Vonda: I’m not sure, I do a lot of lunch shifts, really the only time we have a night time thing is if they have something going on in downtown. If you have some kind of connection or someone to draw you in to be during the lunchtime, it’s nice to know somebody in the business. And unless there’s a function or brewery or something, it’s kind of tough to navigate downtown at night. But some places are just opening their arms to it, I get calls quite often, and I think as time goes on, maybe sometime next year in the summer, I think a lot more businesses are going to open up to it.

Jeff: You have to be willing to work very long hours to be able to support yourselves, especially in our case where we make everything fresh to order; so we spend more time prepping, cleaning, buying supplies and dealing with the government than we do selling the product.

Q: What’s the parking situation like in Huntsville and do you need a special permit to park or is it a free for all? Any really popular and good areas to park that you’ve noticed so far?

Vonda: Well when they first started out it was just a permit, and then Downtown Inc had the festival, so long as you had that one permit you were okay. Then at one point they switched back and said “No… when you apply to Church Street you need a permit for THERE,” they didn’t charge us they made us come out and get one.

I think the best places that we have Concerts in the park is Brahan Park near downtown, during the summer and spring they have concerts; I think that Downtown is the most popular, but always when they’re having some kind of festival or something. Otherwise it’s sort of a hit or miss crowd down there, never know if you’ll get a busy Friday or slow.

Jeff: There are special permits that you have to buy for the Downtown area, and they tell you where you can park, but we haven’t been involved in that (again we stick with that convenience store and private events). I know a lot of the truck owners like to go Downtown, evidently they do very well down there. Of course the other thing they like to do is getting invited to Redstone, can do very well at lunch.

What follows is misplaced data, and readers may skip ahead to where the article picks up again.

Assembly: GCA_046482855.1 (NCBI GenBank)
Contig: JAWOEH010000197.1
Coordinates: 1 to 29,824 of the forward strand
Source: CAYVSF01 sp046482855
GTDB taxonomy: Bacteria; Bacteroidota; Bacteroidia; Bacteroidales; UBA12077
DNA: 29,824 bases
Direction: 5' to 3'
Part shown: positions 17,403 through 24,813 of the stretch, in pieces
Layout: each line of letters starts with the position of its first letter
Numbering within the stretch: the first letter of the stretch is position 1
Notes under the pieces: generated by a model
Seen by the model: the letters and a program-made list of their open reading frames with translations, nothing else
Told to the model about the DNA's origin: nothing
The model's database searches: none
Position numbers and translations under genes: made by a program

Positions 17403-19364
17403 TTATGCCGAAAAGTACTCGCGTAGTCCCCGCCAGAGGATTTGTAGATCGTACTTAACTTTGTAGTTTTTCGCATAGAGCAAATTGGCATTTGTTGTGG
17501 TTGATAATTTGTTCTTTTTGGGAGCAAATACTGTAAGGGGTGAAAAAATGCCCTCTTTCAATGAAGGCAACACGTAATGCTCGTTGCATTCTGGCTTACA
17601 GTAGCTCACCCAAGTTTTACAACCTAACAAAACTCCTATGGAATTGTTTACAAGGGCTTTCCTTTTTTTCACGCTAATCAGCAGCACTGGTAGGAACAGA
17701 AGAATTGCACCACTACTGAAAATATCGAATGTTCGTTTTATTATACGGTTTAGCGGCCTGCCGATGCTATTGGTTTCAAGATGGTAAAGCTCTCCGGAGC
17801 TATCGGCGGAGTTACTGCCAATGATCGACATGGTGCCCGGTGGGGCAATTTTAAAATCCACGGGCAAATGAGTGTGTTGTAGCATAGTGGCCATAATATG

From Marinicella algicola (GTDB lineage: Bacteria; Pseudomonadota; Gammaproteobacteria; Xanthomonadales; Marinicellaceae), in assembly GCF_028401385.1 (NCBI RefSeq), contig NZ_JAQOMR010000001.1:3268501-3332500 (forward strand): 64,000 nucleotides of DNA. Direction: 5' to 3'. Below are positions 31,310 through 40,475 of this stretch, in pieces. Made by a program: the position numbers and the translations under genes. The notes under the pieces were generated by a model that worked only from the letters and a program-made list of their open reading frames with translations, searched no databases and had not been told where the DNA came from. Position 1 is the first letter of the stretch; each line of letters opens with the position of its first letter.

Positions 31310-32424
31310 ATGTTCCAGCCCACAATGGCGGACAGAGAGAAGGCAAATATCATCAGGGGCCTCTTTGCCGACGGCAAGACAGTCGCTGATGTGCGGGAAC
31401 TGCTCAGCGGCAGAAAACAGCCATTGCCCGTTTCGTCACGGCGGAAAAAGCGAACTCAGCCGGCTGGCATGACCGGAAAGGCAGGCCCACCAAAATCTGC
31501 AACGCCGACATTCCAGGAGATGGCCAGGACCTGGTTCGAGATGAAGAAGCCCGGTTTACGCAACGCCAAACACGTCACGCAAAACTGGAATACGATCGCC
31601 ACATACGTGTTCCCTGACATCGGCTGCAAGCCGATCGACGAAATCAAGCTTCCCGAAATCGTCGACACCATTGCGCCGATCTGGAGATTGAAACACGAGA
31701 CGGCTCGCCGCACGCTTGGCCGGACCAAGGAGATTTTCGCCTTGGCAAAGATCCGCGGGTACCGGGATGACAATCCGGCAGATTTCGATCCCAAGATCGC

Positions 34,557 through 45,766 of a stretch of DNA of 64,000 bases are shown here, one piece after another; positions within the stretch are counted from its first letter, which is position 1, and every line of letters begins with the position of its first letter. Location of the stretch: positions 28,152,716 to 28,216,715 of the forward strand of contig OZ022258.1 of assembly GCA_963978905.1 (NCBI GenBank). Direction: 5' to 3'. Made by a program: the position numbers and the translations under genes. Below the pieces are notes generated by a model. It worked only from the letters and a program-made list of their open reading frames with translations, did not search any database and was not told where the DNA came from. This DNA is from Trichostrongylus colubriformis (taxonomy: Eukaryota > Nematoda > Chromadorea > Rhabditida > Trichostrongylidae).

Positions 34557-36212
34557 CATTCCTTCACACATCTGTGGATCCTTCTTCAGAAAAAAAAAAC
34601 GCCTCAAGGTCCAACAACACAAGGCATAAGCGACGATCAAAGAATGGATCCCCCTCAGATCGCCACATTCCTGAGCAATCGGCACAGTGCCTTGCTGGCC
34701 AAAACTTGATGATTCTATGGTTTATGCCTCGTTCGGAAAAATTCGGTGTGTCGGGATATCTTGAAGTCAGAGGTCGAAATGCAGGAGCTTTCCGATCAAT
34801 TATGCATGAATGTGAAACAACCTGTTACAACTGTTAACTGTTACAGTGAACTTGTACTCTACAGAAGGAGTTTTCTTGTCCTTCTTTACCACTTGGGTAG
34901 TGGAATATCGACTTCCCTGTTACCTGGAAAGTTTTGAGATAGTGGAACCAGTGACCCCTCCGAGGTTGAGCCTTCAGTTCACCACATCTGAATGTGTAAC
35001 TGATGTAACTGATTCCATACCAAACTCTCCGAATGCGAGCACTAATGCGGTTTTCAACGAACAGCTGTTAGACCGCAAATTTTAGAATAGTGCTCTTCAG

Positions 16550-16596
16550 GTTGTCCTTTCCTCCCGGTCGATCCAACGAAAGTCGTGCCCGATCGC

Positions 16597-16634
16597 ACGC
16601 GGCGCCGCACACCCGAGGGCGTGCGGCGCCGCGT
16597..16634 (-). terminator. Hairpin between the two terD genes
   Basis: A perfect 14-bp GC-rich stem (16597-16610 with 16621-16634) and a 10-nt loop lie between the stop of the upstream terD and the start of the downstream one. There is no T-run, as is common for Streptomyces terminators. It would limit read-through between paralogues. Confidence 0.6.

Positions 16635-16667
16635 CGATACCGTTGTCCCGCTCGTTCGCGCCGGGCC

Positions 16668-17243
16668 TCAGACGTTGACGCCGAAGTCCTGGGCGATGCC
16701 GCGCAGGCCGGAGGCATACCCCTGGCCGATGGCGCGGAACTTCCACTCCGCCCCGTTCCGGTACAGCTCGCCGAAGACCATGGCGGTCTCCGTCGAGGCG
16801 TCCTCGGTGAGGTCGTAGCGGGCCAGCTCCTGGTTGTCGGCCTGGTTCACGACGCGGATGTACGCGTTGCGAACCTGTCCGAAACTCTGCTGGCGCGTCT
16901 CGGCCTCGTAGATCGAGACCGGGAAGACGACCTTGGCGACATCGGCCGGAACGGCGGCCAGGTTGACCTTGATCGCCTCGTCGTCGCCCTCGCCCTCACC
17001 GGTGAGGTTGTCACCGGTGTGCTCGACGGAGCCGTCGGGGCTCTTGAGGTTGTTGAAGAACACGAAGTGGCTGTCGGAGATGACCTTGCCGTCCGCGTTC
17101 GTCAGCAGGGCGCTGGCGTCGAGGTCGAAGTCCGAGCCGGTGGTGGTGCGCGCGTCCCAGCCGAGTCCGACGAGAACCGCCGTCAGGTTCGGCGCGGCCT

Q: Does Huntsville have any particularly unique food truck codes or regulations compared to other cities? Are there any that new owners should make sure to pay attention to that might be easily overlooked?

Vonda: From the research I’ve done, I think they’re all about the same, think they’ve been reaching out and drawing from other states, keep trying to stay on that standard. Redstone Arsenal has opened their arms, but you have to get different permits and different health codes and inspections if you’re gonna go out there. But I think it’s pretty streamlined.

Jeff: From what I’ve heard, there are more stringent requirements here as opposed to other places. My advice would be to develop a good contact with the Health Department.

Q: Are there any groups, organizations, websites, or other resources new owners should look into when they start moving into the city?

Vonda: Arts Council does a lot with food trucks, a lot of the businesses are trying to bring them in. I reached out to different trucks and the people that were already doing it about starting up.

Jeff: There’s AL.com, the online version of the Huntsville Times, we had an event advertising with our food and that really increased our business.

Q: What’s your favorite and least favorite aspects to owning a Truck, either in Huntsville or as-is?

Vonda: My favorite is seeing the people eat the food and just enjoying it, enjoying being out and talking. Least favorite is all the hours! I don’t think people realize how many hours it is, all the prep time and setting up and breaking down, especially with a full time job. But I really enjoy talking to people, reading their reviews, and getting a lot of joy out of that; I work full time for Nasa as I said, but I’m ready to jump over that line and do this.

Jeff: My favorite is people enjoying my food and getting to work with my daughter. The worst is dealing with the regulations, codes, and permits you need to operate the food truck.

Q: Finally, is there any last thing you’d like to say about Huntsville, or a piece of advice or two you’d like to give to upcoming interested Food Truck owners in the area?

Vonda: I think Huntsville has a lot to offer, we’re not invaded with a bunch of Food Trucks right now, if you have something to offer to it right now then bring it on. Huntsville’s a nice little town.

Jeff: If you meet the requirements and are willing to work the long hours, there’s a lot of opportunities out there.

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OTHER LOCAL LINKS

Rocket City Food Trucks – a great directory of trucks that features real-time tracking in the Huntsville area

A big thank you goes out to both of these trucks for helping us out with this article, and as always good luck in the coming years. For those obsessive entrepreneurs in the Alabama area, feel free to take their advice in looking towards Huntsville as a potential starting point; it may need to iron out some kinks, hopefully the commissary kitchen situation can be solved or at least loosened in possibilities. Until then, though, have a good winter and good luck!